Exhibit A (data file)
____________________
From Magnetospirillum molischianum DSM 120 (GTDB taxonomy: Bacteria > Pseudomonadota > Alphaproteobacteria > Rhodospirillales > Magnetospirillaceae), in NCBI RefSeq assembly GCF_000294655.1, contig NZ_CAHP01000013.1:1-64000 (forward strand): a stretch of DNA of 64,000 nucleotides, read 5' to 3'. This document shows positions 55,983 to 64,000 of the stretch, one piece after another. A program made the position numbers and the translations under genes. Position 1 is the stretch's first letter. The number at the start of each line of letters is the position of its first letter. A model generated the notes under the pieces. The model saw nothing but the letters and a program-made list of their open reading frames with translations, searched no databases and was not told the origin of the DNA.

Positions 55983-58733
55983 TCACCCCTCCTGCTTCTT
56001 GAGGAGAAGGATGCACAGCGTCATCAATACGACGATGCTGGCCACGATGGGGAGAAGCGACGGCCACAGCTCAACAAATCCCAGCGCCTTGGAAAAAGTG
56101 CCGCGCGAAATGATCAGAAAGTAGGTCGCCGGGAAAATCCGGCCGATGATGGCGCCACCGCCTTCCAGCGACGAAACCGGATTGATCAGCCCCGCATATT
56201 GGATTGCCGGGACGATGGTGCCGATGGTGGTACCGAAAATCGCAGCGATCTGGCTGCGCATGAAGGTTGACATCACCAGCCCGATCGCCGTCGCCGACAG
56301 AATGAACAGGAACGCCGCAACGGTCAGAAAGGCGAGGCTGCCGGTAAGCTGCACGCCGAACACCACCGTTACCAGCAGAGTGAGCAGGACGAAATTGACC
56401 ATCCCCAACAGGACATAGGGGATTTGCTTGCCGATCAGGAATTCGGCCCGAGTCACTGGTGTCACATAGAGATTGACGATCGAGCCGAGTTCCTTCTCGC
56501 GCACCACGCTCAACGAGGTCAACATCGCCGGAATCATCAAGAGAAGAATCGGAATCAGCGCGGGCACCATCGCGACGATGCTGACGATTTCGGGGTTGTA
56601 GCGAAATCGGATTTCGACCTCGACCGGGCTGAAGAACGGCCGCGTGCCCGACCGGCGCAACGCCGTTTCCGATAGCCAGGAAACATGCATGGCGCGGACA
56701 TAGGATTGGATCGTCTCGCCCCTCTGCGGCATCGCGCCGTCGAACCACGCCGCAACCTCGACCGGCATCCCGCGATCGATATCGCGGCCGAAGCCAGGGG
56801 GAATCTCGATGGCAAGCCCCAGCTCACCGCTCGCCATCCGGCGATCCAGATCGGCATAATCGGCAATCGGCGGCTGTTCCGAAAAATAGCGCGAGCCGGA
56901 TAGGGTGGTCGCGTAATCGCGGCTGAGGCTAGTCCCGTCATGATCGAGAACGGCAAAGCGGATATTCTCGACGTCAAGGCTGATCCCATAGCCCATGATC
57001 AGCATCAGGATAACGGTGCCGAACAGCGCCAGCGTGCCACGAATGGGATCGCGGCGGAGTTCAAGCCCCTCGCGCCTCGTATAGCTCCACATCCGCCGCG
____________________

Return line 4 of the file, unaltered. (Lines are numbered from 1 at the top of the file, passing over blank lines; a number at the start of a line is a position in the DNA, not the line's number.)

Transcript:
56001 GAGGAGAAGGATGCACAGCGTCATCAATACGACGATGCTGGCCACGATGGGGAGAAGCGACGGCCACAGCTCAACAAATCCCAGCGCCTTGGAAAAAGTG